We have all been there: that moment when we are in a new country and hesitantly look for the perfect coffee shop to enjoy our favourite caffeinated beverage. While you can always ask Google or a friend for advice, it’s certainly helpful to learn at least the basic rules of how ‘order your coffee’ like a local! Each country has its own Coffee culture, and it’s good to prepare a little, so that you can get the most out of the experience!
So, let’s dive into it, one sip at a time!
“Can I get a flat white, please?”
The English love their lattes and their flat whites! While a latte is one (or more) espresso shots covered in steamed milk (without foam), the flat white is smaller, looking a lot like a “cappuccino without foam”. Foam does not seem to be a very important thing in the UK, but don’t worry: you’ll be able to have a good cappuccino here too!
Fun fact: the United Kingdom has a long history with their coffee culture, being one of the first countries in Europe where coffee appeared, with Oxford topping the chart for the oldest coffee houses.
“Un café noisette, s’il vous plaît “
‘Macaron’, ‘éclair’ and ‘pain au chocolat’ taste far better with the right coffee beside them, and France has its own unique coffee culture which encourages these pairings. Many locals go for a “Noisette”, the closest to an Espresso Macchiato (espresso with a dash of milk and milk foam) that you can get, or an Espresso, while sitting at a French Bistro, reading a newspaper or just chilling. You may find yourself ordering a “Café au Lait”, because it sounds so French! However, this one is not the most popular coffee choice in France and French people would not normally order it, especially after lunch or dinner.
¡Un cafè solo por favor!
Enjoy the chilled vibe of Spain with a cafè solo (single espresso shot served in a small cup) or, if you don’t like it strong, you may want to give some other coffee styles a chance. Spanish people like their coffee with milk, but don’t get confused! A “coffee with milk” could mean a number of different beverages in Spain! The main thing you need to know about coffee culture in Spain? If you want it small, go for a Cafè Cortado, which is a Cafè solo with a bit of milk. If you want it bigger, and less strong, then opt for a Cafè con Leche, (espresso with more milk) of which Spanish people are very fond!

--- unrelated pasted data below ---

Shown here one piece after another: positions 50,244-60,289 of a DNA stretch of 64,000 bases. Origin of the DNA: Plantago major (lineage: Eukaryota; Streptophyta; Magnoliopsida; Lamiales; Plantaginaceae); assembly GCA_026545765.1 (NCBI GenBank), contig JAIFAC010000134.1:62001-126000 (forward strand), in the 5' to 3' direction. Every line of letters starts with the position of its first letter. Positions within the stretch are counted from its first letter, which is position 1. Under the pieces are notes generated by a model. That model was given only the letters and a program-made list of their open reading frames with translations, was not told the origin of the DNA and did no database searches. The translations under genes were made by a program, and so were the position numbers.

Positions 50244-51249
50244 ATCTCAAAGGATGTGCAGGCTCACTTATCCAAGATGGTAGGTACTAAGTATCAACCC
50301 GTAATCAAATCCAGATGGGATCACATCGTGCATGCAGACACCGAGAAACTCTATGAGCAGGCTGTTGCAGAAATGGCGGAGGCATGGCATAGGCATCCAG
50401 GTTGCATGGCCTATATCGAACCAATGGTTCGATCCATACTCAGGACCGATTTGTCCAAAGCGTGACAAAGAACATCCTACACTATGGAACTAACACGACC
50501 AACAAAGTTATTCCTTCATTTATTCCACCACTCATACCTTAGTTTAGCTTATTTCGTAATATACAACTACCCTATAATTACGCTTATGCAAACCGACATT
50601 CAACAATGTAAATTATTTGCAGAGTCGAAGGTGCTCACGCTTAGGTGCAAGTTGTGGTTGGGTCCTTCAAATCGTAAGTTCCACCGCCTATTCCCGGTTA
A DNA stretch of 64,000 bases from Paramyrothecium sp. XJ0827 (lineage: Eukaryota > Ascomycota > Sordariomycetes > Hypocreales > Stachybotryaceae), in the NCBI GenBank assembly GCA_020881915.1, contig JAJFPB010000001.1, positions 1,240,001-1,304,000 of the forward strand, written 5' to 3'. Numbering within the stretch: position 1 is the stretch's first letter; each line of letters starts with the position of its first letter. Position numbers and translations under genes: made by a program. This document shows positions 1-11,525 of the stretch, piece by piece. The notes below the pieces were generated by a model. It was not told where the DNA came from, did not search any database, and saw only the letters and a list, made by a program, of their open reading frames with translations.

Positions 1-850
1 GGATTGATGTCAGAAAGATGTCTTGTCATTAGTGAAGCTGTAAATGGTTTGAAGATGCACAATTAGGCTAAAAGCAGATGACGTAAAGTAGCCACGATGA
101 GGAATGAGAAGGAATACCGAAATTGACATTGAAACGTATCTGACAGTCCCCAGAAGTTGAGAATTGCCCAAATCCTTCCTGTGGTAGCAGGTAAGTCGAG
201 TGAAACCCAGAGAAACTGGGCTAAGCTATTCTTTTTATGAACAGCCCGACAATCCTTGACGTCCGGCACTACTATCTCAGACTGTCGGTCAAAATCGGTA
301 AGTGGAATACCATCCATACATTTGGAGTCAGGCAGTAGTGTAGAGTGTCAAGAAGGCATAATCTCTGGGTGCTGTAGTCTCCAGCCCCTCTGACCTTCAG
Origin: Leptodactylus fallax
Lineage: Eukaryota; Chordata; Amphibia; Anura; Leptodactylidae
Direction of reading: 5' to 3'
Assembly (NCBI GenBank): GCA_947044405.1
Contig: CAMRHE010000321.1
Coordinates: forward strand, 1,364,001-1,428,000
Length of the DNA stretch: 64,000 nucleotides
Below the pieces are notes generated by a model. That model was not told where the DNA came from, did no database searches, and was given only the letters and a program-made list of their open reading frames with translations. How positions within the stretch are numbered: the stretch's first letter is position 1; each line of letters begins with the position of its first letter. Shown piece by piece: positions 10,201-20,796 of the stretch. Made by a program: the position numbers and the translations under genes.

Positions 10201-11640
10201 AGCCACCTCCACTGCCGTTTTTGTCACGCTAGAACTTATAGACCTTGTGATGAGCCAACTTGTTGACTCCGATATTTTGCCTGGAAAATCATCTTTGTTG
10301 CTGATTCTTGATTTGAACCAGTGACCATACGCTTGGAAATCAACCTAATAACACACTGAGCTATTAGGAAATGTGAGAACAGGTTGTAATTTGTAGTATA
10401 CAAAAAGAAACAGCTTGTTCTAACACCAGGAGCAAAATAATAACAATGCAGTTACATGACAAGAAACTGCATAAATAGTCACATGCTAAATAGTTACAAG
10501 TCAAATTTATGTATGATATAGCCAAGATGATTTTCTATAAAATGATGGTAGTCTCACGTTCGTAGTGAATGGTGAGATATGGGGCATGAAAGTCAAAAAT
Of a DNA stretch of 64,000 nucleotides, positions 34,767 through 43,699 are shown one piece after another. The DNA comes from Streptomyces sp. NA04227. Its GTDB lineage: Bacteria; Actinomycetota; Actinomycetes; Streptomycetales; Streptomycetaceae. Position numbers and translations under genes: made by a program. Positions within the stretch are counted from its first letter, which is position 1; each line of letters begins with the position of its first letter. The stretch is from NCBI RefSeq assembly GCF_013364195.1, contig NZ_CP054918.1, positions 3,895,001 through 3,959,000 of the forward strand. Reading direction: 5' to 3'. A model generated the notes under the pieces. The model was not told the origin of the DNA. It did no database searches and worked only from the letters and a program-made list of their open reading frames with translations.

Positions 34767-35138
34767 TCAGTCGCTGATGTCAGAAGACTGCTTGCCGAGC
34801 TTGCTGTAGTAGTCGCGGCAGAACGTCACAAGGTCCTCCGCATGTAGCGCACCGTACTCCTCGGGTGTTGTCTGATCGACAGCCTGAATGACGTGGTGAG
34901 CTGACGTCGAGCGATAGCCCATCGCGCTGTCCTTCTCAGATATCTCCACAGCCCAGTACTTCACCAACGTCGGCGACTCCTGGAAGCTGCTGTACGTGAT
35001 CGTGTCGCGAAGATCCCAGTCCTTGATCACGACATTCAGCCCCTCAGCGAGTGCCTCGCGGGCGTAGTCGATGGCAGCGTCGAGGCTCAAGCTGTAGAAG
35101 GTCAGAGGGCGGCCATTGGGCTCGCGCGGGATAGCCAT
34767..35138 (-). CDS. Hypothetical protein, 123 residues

“Un espresso, per favore!”
When in the Belpaese, there are a few things to keep in mind: you can never go wrong with an espresso and you’d better not order a cappuccino after lunch, because no Italian would do this! Ever! These are the very basics of the coffee culture in Italy.
Some other popular coffees in Italy are the ristretto (literally, half of an Espresso), the lungo ( espresso with water, so that the cup is full) and the corretto ( espresso with liquor, usually grappa).
“Einen Kaffee bitte!”
Germans are not very fond of espresso, which is more noticable if you come from Spain, France or Italy. They would pretty much go for a Schwarzer Kaffee (a black coffee, usually of a larger size) or for a Milchkaffee, a sort of Latte. Sizes are pretty similar to the ones in the UK, so you will have plenty of time to chill out in a Coffee shop while reading a book or listening to some music and sipping a big cup of coffee. In Germany there is a real coffee culture: Kaffee und Kuchen (coffee and cake) is taken seriously! Time to treat yourself to some Schwarzwälder Kirschtorte with Milchkaffee (black forest cake and latte)!
“Es Kafi crème, bitte!”
It is worth mentioning Switzerland in this list, especially if you plan to pop in a Coffee shop located in the German speaking part! Swiss German people speak the Swiss German language, which is not the same as ‘high German’! You are going to be understood if you order a “Kaffee” or a “Milchkaffee”, however, if you want to master it like a Swiss go for the staple, a “Kafi Crème”, that is literally a medium sized cup of black coffee with cream on the side (not whipped cream though!) or a Schale (which literally means ‘cup’: The coffee comes in a cup after all!) which is a coffee with milk.
“Einen kleinen Brauner, bitte!”
Austria is a place where coffee house culture is literally cultural heritage, as claimed by UNESCO. If you are a coffee enthusiast you will feel like Alice in Wonderland while in Austria. With its elegant coffee houses and its broad range of coffees and cakes, Austria will prove to be an unforgettable experience!
Go for a kleiner Brauner if you crave an espresso. If you don’t want to go wrong, then order a Melange, very similar to the Italian cappuccino. However, we highly recommend for you to step out your comfort zone and treat yourself to a Einspänner, that is a black coffee served in a glass with whipped cream on top. Enjoy it with a Sacher Torte (you have to try the original one) or an Apple Strudel , served with Vanilla sauce. Wow! What could be better!?
Ok, enough writing… I’m off for my afternoon espresso! 😉 Ciao!!